If you visit my blog on a regular basis, you see me blogging a lot about Azure IoT Edge. This means that logic is deployed from the cloud onto Industrial PCs (or a more moderate, non-industrial, Raspberry Pi).
But this is just the ‘third’ generation of automatically controlling machines.
The first generation are magnetic contactors or relay like this one:
The logic is ‘hardcoded’. If some inputs are set, some outputs are set; or not. With each kind of relay comes some internal schematics:
It’s easy to see the limitations of these kind of relays. Wouldn’t it be great to program a similar relay a bit more dynamicaly using a little bit of software?
Enters the second generation: PLCs or Programmable Logic Controllers:
I got my hands on a Siemens LOGO! 230R. Although this model is not sold anymore, its programming model is still valid. Newer models have more capabilities but still rely on the same basic functionality.
Let’s check out on how to program this PLC.
This PLC is running on 220V which is standard in Europe. Please check your wiring twice before touching anything 🙂
The PLC comes with a manual which tells you with icons how to program it by hand using that little display and the cursor buttons.
But you can also program it using software running on your PC with a serial connection. Yes, this module is still programmed using a serial cable.
Note: Newer models are programmed over the local IP network.
I’m not afraid of serial cables but this is a special Siemens cable which costs as much as a new PLC! This is what you get:
Impressive, isn’t it?
Now it’s time to put your PLC in programming mode. The trick is to shutdown the PLC, plug in the cable into both the PLC and the PC and then powering up the PLC. This will bring up the programming mode:
Note: Later on I found some magic key combinations on the PLC to change the behaviour of my PLC (switching between programming and running or even clearing the PLC).
I use Siemens LOGO!Soft Comfort 8 for this PLC. This is an older version but still sufficient for programming this device.
Once the application starts, checkout the layout:
Automatically, an empty circuit diagram is shown to the right. On this, you can add instructions taken from the left. After placing the instructions of your interest, you can connect them by drawing lines between instruction output points and input points.
But first, you have to tell the LOGO!Soft application which kind of device you have, because this will probably limit the supported instructions. I had to double click on the ‘0BA7.Standard’ at the status bar. In this new dialog, I was able to select the right Hardware type:
It was not intuitive which to choose. Luckily, I had the original package of the PLC with some kind of serial number on it. The last part was 0BA0 which was also in the list. I noticed the number of instructions was drastically reduced; this is an older type of a Siemens LOGO PLC.
So I wrote this simple diagram:
The steps are simple:
- I take the value from input 1 (false)
- I invert it (true)
- I send this to a Symmetrical Pulse Generator running at 1 Hz (1 second). It starts due to the incoming ‘true’
- If the pulse is ‘true’, output 1 and 3 are ‘true’ too.
- If the pulse is ‘false’, output 1 and 3 are ‘false’ too.
- The signal coming from the pulse generator are splitted towards output 2 and 4. But that splitted signal is inverted first. Therefor, if the pulse is ‘true’, output 2 and 4 are ‘false’, etc.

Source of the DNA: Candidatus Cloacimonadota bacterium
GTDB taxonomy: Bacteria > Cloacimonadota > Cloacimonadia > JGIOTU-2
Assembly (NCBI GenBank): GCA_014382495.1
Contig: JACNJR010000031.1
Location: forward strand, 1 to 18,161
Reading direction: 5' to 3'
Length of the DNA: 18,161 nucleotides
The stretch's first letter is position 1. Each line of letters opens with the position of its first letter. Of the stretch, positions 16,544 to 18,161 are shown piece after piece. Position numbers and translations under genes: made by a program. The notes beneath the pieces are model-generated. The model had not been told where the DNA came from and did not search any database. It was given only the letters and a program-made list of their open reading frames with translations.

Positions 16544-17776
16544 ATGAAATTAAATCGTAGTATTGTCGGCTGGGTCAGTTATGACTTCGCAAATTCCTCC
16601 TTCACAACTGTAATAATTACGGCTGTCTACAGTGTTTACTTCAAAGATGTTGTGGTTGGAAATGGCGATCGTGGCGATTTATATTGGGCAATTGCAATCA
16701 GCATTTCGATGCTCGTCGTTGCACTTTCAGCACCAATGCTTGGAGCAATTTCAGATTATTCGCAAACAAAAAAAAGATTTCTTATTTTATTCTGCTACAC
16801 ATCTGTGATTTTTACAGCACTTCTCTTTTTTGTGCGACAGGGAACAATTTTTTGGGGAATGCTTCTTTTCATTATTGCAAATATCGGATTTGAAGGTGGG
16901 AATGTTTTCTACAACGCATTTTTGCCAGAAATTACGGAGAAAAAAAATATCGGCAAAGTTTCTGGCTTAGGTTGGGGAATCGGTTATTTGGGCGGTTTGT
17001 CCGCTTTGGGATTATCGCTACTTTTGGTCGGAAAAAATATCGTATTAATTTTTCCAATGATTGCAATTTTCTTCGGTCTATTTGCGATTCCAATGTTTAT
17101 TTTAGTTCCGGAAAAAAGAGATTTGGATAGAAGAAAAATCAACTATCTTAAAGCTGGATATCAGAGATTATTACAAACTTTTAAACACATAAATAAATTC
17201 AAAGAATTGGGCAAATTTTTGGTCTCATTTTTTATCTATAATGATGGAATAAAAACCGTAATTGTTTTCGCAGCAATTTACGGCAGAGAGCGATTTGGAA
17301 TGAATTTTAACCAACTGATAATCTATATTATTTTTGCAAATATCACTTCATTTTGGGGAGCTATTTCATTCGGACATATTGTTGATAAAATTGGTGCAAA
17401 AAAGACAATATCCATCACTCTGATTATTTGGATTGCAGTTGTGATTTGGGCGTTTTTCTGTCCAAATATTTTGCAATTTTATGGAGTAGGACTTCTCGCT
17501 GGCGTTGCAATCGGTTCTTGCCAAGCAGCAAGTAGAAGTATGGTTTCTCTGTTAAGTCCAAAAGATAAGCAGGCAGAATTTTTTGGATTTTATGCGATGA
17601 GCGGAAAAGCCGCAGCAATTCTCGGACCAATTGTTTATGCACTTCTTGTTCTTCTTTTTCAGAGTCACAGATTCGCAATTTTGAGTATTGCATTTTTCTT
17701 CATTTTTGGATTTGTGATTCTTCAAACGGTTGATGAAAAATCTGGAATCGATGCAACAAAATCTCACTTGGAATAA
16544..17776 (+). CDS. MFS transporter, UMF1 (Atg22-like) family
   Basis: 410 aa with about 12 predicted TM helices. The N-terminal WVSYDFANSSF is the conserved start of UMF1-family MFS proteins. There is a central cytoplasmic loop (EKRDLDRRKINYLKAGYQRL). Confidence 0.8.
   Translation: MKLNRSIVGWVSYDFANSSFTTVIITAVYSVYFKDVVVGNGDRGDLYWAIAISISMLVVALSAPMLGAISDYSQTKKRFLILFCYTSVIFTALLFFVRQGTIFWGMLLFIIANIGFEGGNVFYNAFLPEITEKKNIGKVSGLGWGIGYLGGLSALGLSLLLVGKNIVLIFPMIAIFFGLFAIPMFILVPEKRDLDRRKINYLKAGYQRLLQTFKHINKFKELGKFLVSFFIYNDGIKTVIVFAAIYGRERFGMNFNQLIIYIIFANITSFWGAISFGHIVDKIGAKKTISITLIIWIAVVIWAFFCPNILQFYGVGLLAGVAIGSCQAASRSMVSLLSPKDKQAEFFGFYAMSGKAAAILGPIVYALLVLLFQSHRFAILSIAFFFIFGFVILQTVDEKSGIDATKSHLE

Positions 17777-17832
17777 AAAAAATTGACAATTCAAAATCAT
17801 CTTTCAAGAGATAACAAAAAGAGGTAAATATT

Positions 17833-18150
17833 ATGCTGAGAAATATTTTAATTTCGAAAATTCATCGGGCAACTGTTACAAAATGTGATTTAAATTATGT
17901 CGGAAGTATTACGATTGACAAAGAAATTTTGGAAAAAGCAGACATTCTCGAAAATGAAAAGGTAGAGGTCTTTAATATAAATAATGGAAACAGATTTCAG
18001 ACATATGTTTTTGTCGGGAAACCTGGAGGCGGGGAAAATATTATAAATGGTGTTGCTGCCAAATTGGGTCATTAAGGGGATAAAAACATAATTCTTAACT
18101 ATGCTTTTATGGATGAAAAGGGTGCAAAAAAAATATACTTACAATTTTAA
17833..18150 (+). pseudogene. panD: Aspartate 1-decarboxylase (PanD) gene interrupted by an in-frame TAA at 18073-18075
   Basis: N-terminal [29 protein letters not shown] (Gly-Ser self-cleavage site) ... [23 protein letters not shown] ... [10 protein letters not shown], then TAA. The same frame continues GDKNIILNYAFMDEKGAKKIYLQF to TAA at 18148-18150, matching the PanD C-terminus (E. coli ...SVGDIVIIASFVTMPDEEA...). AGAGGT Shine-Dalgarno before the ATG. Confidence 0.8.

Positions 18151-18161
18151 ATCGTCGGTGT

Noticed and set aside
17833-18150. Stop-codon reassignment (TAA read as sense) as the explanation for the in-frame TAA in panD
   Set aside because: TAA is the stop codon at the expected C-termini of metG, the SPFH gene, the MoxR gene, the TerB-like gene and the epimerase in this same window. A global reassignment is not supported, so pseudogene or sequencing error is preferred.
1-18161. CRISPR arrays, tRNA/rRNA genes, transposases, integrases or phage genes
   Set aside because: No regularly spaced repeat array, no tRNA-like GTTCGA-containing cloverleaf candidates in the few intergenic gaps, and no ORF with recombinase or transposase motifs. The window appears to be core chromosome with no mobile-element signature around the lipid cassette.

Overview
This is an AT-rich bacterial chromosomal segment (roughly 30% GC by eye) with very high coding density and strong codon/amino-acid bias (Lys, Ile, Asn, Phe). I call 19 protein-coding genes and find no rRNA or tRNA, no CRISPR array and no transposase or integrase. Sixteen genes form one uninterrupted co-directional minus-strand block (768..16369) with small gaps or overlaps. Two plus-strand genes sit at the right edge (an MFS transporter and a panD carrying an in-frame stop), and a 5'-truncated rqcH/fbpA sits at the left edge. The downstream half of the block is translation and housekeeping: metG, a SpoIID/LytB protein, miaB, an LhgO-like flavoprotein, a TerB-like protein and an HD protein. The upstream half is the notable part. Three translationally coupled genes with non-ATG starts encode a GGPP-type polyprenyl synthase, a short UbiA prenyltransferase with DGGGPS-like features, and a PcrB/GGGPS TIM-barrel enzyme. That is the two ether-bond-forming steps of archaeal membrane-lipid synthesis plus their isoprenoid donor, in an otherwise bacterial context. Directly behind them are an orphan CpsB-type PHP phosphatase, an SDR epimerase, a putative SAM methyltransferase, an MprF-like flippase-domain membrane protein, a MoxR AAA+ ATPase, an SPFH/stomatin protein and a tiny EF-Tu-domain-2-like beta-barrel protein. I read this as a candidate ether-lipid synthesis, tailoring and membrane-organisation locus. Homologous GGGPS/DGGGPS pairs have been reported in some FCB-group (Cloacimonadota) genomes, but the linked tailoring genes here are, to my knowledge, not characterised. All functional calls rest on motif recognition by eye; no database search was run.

Note: Both the NOT and the splitting indicator of a signal are represented by a black sphere.
After that, I only have to program the PLC with this application by transferring it.
Press CTRL-D to start the transfer from PC to PLC:
First, check if the right type of connection is select: the LOGO serial cable.
Then, check if the right serial port (here it’s COM1) is selected.
You can try the TEST button.
Finally, select OK to start the actual transfer.
Once ready, detach the cable and take the power from the PLC.
After you reattach the power to the PLC, it will start executing the application.
Or you can press ESC on the Logo, select Start and press OK:
As you can see, output 2 and 4 are activated. Can you trace this back to which step of the logic shown above?
Note: Do not forget to re-attach the protective cap back on the PLC where the serial cable was attached.
To go back into programming mode, press the LEFT and the RIGHT arrows together with OK on the LOGO. Select PC/Card (OK) and then select PC<->LOGO (OK).
The Logo!Soft Comfort also has a nice simulation option. Press F3 to get into the simulation mode:
As an example, I can activate input 1 and the rest of the instruction will stop executing. Once I deactivate input 1, the execution (the switching outputs) will continue again.
While checking out the software, I was shown the ability to transfer the application running on a PLC back into the software application. While this seems a nice feature (if your project gets lost, you can still retrieve it back from a PLC) this is also a potential security risk. A hacker can retrieve the PLC app, alter it and upload it without any security questions as long as he has a time window and physical access to the PLC. Nobody will notice this probably until it’s too late!
Luckely, Siemens has taken some counter measures in the form of this warning text:
Programming a Siemens Logo PLC is pretty easy once you have figured out how to set the LOGO application to the right hardware device.
Of course, this is a very simple PLC. Still, the actual capabilities of this PLC are quite impressive. I leave this in the hands of skilled engineers.
But the limitations are also clear: you need physical access to program it. And the complexity can be as extravagant as the amount of available programming instructions (a couple of hundred).
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